While some patients still feel they are being labeled crazy when the primary care physician invites the psychologist in, Swanson said, there is an advantage of her being right there in the clinic. “They don’t have to go home and stew about it. I can address those things right there.”

‘50 minutes and a fern’

The type of treatment that Swanson and others in this setting offer is not typical of many psychologists.

It’s not “50 minutes and a fern,” said Robin Henderson, director of behavioral health services at St. Charles Health System, referring to the length of a therapy visit and the vegetation often found in psychologists’ offices.

“This isn’t about going in and sorting through your cottage cheese container of emotions,” she said. It’s a much more targeted intervention, aimed at addressing a patient’s specific problem.

For example, Swanson said, if a patient is having issues with anxiety, she’ll teach them a specific breathing technique meant to relax the body and the nervous system.

“My interventions are specifically for functional restoration,” she said. “I want to give them the skills to feel empowered on how to manage their symptoms so they can feel in control of their bodies.”

For people who do need more work, perhaps traditional counseling sessions, Swanson will often make referrals to a different mental health professional.

Murphy said that being able to use Swanson and the interventions she brings to the clinic has changed his prescribing habits with his patients. “When I was in the room and I knew the person was going to have a hard time hooking up with (a mental health clinic) I felt the need to come up with a quick solution, often pharmacological in nature.”

He said he had a hard time following up with people and knew that some of the medications he was prescribing had the potential for addiction. Now, he’ll often refer a patient to Swanson. “I’m much more comfortable saying we have this resource that I think will help you more than a prescription.”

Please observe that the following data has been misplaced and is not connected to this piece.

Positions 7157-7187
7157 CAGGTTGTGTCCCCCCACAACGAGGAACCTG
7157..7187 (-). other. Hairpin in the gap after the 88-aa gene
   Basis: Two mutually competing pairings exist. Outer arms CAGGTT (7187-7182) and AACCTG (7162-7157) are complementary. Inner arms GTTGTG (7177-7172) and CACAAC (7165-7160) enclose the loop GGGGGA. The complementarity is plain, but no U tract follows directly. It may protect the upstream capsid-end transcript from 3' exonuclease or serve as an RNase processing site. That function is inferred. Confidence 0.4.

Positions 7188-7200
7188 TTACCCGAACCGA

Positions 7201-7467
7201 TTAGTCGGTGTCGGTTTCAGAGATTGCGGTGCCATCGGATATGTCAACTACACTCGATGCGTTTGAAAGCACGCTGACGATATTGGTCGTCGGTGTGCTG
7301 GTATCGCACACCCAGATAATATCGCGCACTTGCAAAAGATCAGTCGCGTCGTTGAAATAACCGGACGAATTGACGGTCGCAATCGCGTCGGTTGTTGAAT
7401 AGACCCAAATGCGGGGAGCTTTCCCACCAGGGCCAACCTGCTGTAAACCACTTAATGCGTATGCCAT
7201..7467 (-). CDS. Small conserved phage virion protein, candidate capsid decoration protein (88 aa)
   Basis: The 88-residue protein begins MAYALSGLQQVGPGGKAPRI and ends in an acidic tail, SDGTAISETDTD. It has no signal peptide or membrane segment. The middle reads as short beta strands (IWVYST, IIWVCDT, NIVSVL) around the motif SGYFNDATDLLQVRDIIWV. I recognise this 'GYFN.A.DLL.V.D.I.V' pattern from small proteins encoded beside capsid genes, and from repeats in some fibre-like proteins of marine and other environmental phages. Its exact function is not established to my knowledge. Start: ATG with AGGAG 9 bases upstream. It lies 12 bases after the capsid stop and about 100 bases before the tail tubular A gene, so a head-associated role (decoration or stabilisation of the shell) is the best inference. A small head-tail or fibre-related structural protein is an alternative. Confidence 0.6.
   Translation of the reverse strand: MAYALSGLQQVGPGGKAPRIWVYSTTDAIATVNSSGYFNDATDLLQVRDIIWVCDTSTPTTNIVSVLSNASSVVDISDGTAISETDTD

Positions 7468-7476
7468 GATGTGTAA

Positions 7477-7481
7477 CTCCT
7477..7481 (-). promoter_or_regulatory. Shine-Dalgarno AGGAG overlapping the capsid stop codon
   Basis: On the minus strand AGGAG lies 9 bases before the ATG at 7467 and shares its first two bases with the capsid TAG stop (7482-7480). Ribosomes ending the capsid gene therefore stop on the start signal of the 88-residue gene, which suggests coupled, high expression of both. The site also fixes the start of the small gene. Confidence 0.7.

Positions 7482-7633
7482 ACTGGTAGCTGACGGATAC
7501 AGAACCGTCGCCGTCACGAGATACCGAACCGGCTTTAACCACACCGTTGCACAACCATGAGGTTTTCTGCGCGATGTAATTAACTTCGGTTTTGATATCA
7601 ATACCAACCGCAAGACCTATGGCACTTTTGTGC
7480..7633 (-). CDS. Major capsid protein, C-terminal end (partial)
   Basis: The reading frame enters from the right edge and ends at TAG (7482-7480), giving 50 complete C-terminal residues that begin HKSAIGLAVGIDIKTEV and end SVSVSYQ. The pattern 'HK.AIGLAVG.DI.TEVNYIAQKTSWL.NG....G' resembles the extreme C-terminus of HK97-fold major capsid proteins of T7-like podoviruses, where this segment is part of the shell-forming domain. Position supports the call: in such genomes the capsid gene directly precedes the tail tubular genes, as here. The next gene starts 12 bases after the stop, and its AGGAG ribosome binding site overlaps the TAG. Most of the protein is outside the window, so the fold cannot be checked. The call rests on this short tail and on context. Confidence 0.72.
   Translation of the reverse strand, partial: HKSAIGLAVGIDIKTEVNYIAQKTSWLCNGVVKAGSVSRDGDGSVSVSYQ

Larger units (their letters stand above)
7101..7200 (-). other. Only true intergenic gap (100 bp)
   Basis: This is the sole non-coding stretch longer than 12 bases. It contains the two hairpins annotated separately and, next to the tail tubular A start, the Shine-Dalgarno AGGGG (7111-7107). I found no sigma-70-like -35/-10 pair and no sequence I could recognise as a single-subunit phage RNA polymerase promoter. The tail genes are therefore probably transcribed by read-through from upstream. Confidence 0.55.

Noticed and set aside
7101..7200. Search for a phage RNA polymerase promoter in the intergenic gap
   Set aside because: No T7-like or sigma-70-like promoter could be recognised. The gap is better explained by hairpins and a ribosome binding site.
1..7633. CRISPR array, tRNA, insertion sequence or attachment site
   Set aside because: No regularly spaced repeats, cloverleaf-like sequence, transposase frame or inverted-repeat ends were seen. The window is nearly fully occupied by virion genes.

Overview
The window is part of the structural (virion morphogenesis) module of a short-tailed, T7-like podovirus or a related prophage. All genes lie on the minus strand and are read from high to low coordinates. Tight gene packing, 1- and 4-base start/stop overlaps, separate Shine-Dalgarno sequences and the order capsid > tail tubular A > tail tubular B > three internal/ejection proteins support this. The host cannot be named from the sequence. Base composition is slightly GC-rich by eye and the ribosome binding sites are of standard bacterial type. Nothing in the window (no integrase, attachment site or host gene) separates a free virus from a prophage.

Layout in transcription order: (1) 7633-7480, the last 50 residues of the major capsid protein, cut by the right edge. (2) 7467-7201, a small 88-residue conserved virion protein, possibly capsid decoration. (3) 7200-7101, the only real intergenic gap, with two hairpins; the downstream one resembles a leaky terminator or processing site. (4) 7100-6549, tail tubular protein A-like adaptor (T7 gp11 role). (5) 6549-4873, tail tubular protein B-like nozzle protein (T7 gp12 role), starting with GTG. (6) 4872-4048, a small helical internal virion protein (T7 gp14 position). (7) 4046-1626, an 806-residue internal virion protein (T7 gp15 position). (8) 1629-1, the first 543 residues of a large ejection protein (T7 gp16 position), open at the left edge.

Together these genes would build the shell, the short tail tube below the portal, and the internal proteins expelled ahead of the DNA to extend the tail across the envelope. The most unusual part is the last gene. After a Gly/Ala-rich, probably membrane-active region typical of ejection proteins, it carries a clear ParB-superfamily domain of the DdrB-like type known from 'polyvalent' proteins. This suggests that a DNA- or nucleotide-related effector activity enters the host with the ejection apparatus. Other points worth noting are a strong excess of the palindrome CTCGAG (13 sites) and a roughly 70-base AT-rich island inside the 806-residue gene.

Murphy said that patients, too, typically say they’re happier to be able to deal with the issues on their own.

T

rends in mental health

Central Oregon is not the first place where psychologists have been used in a primary care setting. The military has used it in clinics for a long time. And large health systems that integrate inpatient and outpatient care have also begun adopting this model.

But, said Henderson, Central Oregon is one of the first places to use it in a community setting, in practices that are not all owned by the same entity.

There’s a lot of interest in the work, said Henderson. She’s talked to health providers in both Washington state and Michigan about how to set up similar arrangements.

Henderson has also worked with health insurers to get the visits paid under a medical benefit. Most, she said, will bill the visit under a physical diagnosis, rather than as a mental health consultation. That circumvents the problem of some plans, which don’t cover, or cover to a lesser degree, mental health interventions.

The psychologists are typically employees of the clinic and patients usually receive one bill for the entire service.

“It’s fairly cutting-edge billing that requires a partnership between provider and payers,” said Henderson.

Overall, patients have been very receptive to the psychologists in clinics, providers said. The patients feel like “I’m finally getting a handle on this stuff,” Murphy said. “I’m a big fan. I think this is a great way to do this.”